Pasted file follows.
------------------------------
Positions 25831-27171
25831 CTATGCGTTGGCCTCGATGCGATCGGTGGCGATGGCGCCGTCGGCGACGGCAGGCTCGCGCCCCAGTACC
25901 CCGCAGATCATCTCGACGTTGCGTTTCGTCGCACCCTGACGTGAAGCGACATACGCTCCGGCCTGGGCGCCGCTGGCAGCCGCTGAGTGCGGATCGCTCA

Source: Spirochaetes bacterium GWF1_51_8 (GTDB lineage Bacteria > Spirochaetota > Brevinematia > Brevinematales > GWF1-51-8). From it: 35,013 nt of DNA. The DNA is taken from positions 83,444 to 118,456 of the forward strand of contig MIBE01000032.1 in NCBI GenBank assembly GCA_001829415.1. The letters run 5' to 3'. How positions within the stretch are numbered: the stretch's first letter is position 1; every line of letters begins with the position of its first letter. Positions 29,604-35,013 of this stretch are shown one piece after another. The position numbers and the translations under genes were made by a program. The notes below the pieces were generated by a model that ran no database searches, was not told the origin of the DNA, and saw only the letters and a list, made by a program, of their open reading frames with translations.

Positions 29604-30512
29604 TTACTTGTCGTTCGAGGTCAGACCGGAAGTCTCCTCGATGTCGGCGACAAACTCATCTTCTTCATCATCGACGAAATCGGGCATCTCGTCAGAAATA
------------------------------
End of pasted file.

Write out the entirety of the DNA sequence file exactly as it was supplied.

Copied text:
Positions 25831-27171
25831 CTATGCGTTGGCCTCGATGCGATCGGTGGCGATGGCGCCGTCGGCGACGGCAGGCTCGCGCCCCAGTACC
25901 CCGCAGATCATCTCGACGTTGCGTTTCGTCGCACCCTGACGTGAAGCGACATACGCTCCGGCCTGGGCGCCGCTGGCAGCCGCTGAGTGCGGATCGCTCA

Source: Spirochaetes bacterium GWF1_51_8 (GTDB lineage Bacteria > Spirochaetota > Brevinematia > Brevinematales > GWF1-51-8). From it: 35,013 nt of DNA. The DNA is taken from positions 83,444 to 118,456 of the forward strand of contig MIBE01000032.1 in NCBI GenBank assembly GCA_001829415.1. The letters run 5' to 3'. How positions within the stretch are numbered: the stretch's first letter is position 1; every line of letters begins with the position of its first letter. Positions 29,604-35,013 of this stretch are shown one piece after another. The position numbers and the translations under genes were made by a program. The notes below the pieces were generated by a model that ran no database searches, was not told the origin of the DNA, and saw only the letters and a list, made by a program, of their open reading frames with translations.

Positions 29604-30512
29604 TTACTTGTCGTTCGAGGTCAGACCGGAAGTCTCCTCGATGTCGGCGACAAACTCATCTTCTTCATCATCGACGAAATCGGGCATCTCGTCAGAAATA